Museums as Keeping Places

A distinction should be drawn between a ‘museum’ and a ‘Keeping Place’. In a museum, materials are stored to keep them safe, with appropriate conservation measures put in place. However, there is also usually a strong commitment to public display, education, research and access. The holdings of most major museums consist in the main of secular materials, those for which there are no strict cultural protocols of viewing. Holdings of culturally sensitive restricted materials, such as Ancestral Remains or secret/sacred objects, usually only form a small part of their total collections, although they may still be held in large numbers.

While national and state museums are repositories that may house Ancestral Remains, is it appropriate for them to label themselves, or be called, a Keeping Place? A Keeping Place is strictly a community-developed concept, referring to traditional practices of storing significant items, such as Ancestral Remains or sacred objects, in a place covered by Indigenous cultural sanctions. In light of this, a government-funded museum is not, strictly speaking, a Keeping Place, as it is administered under a different set of rules that do not reflect Indigenous ownership or authority. An exception would be when the museum is community-owned and -operated, or when protocols have been put in place, in conjunction with communities, under which the museum is endorsed as a Keeping Place.22 Ideally, a Keeping Place should be under Indigenous control, with Indigenous protocols taking precedence over the storage and management of materials.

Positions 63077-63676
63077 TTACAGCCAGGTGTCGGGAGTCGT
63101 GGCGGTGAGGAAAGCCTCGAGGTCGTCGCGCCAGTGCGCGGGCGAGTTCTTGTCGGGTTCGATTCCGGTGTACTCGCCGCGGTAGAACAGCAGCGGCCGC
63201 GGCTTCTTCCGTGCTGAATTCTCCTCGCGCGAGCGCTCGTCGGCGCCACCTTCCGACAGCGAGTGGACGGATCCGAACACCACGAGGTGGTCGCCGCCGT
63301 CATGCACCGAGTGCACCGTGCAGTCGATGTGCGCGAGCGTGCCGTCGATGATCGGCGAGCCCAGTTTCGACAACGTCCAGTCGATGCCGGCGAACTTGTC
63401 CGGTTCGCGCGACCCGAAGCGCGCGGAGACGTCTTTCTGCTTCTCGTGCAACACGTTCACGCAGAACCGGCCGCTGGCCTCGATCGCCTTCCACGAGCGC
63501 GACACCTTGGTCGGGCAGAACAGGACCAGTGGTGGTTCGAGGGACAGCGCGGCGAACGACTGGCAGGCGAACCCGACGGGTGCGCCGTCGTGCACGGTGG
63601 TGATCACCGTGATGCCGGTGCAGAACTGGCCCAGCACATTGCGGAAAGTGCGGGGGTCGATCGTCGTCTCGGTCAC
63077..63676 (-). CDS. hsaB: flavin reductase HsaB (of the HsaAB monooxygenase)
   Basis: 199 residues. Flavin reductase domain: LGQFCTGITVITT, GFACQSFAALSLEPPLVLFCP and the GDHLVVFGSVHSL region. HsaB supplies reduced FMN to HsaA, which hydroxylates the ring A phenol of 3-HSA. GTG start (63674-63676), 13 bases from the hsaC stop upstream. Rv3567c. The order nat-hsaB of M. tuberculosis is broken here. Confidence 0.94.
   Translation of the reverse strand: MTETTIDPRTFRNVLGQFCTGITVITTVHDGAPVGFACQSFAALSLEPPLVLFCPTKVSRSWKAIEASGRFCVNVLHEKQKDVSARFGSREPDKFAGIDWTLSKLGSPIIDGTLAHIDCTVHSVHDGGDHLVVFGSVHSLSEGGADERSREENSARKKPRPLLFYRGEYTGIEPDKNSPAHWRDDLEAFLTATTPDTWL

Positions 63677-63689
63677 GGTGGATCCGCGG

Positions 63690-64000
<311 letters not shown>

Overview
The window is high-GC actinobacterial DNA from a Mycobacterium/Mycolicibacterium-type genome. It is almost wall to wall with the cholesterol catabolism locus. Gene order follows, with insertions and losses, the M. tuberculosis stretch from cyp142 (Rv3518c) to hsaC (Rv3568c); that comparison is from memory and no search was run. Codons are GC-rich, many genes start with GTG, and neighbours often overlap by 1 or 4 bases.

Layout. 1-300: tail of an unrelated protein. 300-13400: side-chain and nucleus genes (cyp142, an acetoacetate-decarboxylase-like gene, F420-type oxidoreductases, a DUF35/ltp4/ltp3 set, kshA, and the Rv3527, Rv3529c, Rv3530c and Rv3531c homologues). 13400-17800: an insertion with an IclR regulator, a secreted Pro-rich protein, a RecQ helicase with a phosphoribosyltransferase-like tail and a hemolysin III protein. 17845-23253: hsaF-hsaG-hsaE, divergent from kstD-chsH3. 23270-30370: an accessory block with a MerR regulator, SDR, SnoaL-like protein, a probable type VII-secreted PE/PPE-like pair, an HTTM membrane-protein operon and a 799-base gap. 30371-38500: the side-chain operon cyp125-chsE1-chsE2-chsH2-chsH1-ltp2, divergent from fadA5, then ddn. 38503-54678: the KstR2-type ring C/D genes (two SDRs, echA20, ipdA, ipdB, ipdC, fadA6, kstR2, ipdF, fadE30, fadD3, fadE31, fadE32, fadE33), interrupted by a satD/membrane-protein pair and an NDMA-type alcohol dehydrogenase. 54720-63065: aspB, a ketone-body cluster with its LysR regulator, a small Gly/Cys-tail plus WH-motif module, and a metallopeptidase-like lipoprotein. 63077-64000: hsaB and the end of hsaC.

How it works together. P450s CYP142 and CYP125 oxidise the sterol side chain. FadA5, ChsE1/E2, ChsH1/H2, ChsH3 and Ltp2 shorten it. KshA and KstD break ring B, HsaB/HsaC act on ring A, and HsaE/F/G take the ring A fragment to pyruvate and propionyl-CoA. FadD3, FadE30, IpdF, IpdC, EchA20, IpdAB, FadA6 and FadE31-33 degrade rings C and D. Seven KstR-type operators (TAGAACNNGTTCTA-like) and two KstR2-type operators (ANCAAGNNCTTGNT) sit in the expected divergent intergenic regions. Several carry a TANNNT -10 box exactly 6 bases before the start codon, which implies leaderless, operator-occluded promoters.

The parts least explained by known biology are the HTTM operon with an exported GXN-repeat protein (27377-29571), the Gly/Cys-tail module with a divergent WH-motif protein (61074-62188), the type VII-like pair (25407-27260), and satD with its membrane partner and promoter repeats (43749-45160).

The transfer of authority over collections can offend some museum advisers raised in a traditional professional culture bent on conserving collections for all time. Nonetheless, storing significant Indigenous collections through the model of a Keeping Place is in accordance with many Indigenous cultural protocols and reflects an operating cultural system. Museum professionals need to step back and understand the cultural context of such items.

Australian national, state and territory museums now usually offer to store Ancestral Remains and sacred objects at the request of custodians. In addition to the historic collections they have held for years, museums now house remains found recently or returned from overseas. This support is increasingly common where communities do not yet have access to the financial or infrastructure resources that would permit them to take Ancestral Remains back into the community. In such circumstances, the Ancestral Remains should be treated with respect and housed under museum-quality conditions.